When I look at what I can already store on my cellphone, this prediction seems quite plausible. But if people store applications on their phone, which they will presumably choose themselves, and if they decide to use the cloud to select their preferred applications, how will this impact the role and responsibilities of the company IT function? Their role of deciding what applications are suitable for the organisation becomes irrelevant, but they still have to ensure application and data security and integrity.

 “Mobile phones are clearly the next computing platform … Mary Meeker of Morgan Stanley says Mobile Internet usage is bigger than most people think, and it is exploding.”

Application developers will have to re-consider the presentation layer for a different user interface and experience, and will have to assume that the mobile interface will be the preferred or default one, rather than as a side issue.

Where I do have a problem is the predictions about cloud computing and mobile bandwidth:

The explosion of reliable broadband bandwidth, virtualization technology, cheap storage, memory, and servers, has made Cloud Computing the obvious choice for the next decade … Why buy servers, hire IT admin to manage them, buy operating system licenses, application licenses, pay 20% maintenance fees every year, worry about security updates/breaches, hassle with asset management, etc., when you can just “pay as you go” with cloud computing resources?
The new 700Mhz wireless spectrum became available in 2009, and will be built out over the next decade … Cell phones will see the same explosion in bandwidth in the coming decade, which will enable new applications and uses.”

This is a simplified view of the world. Firstly, business applications for even small and medium businesses are getting more complex. I’m not talking about simple accounting or CRM solutions, but the complex applications to manage orders, receive and dispatch inventory, schedule and manage manufacturing operations. It isn’t as simple as paying and starting, as the “pay as you go” mantra likes to make out. It may well be that business hands over the management of the application infrastructure to a cloud provider, but every successful business has a particular way of working that is different to others, and that is unlikely to be assisted by a standard enterprise application.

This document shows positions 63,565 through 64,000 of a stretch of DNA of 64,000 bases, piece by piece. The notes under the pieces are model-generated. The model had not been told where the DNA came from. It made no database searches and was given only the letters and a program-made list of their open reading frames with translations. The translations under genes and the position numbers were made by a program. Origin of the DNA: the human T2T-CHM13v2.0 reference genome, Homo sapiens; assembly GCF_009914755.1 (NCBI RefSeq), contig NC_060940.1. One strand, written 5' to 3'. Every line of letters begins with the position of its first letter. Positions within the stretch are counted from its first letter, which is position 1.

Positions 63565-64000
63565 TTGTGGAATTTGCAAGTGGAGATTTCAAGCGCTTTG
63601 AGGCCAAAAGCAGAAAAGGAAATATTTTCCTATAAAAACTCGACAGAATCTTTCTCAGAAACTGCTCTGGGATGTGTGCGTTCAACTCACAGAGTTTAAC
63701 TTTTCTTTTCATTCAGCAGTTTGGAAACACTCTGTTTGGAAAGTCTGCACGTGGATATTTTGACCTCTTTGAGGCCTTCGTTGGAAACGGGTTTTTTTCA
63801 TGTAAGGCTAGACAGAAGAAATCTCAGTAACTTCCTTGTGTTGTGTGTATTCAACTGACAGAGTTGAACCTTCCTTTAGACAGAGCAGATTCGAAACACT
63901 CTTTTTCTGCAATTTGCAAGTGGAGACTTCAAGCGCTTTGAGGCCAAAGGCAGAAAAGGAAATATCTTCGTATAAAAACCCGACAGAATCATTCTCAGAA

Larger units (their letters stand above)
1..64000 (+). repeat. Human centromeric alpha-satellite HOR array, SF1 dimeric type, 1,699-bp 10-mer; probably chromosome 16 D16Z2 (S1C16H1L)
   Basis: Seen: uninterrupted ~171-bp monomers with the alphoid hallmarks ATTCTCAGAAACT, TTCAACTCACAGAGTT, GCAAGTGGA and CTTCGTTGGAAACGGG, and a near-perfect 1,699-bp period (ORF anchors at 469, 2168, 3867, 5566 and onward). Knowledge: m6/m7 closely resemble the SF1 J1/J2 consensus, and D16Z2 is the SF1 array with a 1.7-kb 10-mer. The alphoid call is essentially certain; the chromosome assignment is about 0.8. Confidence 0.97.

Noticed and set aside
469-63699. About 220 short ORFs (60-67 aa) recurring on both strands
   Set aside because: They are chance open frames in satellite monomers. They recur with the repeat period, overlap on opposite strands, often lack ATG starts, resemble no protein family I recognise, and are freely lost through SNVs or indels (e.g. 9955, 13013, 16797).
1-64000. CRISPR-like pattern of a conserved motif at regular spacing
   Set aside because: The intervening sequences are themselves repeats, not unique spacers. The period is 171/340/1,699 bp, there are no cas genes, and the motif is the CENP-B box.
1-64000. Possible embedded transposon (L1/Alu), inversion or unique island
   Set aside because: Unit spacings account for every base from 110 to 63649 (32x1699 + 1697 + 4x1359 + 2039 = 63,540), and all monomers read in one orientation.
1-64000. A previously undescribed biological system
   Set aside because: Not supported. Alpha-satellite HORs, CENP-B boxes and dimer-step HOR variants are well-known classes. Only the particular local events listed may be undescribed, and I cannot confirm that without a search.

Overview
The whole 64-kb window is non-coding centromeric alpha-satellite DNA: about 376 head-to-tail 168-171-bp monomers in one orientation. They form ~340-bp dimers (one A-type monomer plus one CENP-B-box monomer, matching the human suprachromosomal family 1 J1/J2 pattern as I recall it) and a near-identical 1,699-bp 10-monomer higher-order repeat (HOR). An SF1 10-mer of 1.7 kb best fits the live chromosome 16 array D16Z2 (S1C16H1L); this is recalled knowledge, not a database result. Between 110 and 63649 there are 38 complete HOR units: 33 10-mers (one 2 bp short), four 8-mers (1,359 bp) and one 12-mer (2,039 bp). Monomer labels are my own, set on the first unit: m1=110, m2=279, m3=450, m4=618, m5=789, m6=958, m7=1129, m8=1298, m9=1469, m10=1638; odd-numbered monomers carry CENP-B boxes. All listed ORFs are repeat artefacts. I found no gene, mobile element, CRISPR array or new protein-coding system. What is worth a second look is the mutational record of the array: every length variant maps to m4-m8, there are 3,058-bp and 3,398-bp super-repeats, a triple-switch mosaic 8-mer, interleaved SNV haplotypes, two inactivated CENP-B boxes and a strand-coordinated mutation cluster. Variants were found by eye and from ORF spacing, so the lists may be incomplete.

Secondly, the comment about mobile bandwidth is US-centric. Developing countries like South Africa are constrained in all sorts of bandwidth (Internet, radio, cellphones) because they have been already allocated to developed countries years ago. That is not to say that cellphone bandwidith will not significantly increase. What Don fails to note is that the growth of the mobile Internet will probably come more from developing regions like Africa than the US, as reported by Opera and Google.

However you look at it, the next decade is probably going to redefine the way we use, consume and interact with computing resources.

Enterprise cloud computing – mea culpa

It looks like I was mistaken in my previous comments about enterprise cloud computing. I saw a blog by Irving Wladawsky-Berger from March this year in which he points out that BusinessWeek had an article about cloud computing, and that IBM had started a project in 2007. So it’s not such an innovator phase technology as I thought it was.

But I maintain that if I asked a sample of business people in the small- to medium-business space, most of them would not have heard of the technology; it’s still very much in the early adopter phase.